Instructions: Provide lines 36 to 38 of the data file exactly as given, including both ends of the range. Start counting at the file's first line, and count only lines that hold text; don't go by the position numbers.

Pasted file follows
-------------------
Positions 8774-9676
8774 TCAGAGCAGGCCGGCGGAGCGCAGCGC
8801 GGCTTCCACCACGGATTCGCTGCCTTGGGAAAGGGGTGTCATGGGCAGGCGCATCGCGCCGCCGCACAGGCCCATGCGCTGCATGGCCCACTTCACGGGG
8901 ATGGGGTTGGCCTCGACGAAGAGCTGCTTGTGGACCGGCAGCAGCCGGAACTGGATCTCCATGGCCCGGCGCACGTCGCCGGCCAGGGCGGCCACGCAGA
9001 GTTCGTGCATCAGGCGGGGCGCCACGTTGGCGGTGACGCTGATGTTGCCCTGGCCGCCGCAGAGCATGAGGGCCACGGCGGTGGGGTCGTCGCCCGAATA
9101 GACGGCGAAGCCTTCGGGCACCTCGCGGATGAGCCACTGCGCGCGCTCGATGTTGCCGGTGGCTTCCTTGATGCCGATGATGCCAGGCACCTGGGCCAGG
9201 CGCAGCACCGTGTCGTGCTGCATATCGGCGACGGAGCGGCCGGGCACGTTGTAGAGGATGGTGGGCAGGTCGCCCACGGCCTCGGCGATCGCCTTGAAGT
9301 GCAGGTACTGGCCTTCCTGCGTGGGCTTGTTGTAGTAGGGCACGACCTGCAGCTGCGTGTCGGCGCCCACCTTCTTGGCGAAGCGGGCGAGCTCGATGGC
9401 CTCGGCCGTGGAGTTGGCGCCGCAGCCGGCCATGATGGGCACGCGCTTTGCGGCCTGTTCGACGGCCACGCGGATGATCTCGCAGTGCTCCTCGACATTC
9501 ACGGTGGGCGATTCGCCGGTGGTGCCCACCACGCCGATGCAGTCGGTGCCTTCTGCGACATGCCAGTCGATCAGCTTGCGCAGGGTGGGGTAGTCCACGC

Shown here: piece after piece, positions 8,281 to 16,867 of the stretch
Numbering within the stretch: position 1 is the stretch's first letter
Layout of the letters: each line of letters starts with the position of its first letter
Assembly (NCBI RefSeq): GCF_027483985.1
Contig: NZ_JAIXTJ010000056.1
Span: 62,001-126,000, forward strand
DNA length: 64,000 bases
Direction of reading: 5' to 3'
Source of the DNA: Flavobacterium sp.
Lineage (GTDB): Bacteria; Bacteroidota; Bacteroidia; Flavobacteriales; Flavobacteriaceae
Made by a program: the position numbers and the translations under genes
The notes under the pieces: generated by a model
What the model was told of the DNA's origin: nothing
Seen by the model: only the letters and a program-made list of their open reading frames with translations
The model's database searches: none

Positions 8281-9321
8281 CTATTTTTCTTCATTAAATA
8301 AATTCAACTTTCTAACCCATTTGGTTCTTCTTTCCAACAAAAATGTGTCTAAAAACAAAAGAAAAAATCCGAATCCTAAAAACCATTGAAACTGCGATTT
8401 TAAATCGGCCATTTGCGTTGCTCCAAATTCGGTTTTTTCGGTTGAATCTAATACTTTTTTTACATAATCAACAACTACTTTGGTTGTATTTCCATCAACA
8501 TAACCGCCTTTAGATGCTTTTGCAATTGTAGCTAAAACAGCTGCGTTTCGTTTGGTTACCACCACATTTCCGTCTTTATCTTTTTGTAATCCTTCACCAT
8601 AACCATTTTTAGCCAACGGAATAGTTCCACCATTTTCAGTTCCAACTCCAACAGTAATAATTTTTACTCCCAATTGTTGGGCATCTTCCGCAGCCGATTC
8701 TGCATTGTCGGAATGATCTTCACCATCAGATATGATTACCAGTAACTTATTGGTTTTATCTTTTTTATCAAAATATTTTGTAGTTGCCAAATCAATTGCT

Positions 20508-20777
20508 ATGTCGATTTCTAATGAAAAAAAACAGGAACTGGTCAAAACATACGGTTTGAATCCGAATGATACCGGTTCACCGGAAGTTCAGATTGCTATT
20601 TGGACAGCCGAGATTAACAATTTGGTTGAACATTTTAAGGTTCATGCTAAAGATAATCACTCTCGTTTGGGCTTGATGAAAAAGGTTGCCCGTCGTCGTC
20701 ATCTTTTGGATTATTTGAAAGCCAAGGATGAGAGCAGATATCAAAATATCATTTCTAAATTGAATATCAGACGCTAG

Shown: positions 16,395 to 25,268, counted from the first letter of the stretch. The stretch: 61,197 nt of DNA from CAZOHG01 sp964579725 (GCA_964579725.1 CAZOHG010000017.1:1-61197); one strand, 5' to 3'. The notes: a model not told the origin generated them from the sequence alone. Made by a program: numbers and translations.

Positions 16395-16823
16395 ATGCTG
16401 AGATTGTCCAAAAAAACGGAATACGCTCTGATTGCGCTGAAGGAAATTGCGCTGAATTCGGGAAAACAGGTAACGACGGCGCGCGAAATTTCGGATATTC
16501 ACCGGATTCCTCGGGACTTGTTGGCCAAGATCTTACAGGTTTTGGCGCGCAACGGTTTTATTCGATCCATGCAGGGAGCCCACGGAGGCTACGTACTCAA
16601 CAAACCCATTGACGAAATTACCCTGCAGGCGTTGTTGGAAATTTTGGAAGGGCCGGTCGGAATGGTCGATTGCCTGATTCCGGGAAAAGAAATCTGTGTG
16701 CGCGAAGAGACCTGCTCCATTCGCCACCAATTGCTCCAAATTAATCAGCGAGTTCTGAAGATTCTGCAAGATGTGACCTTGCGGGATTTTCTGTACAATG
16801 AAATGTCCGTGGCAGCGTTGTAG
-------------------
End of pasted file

20701 ATCTTTTGGATTATTTGAAAGCCAAGGATGAGAGCAGATATCAAAATATCATTTCTAAATTGAATATCAGACGCTAG

Shown: positions 16,395 to 25,268, counted from the first letter of the stretch. The stretch: 61,197 nt of DNA from CAZOHG01 sp964579725 (GCA_964579725.1 CAZOHG010000017.1:1-61197); one strand, 5' to 3'. The notes: a model not told the origin generated them from the sequence alone. Made by a program: numbers and translations.

Positions 16395-16823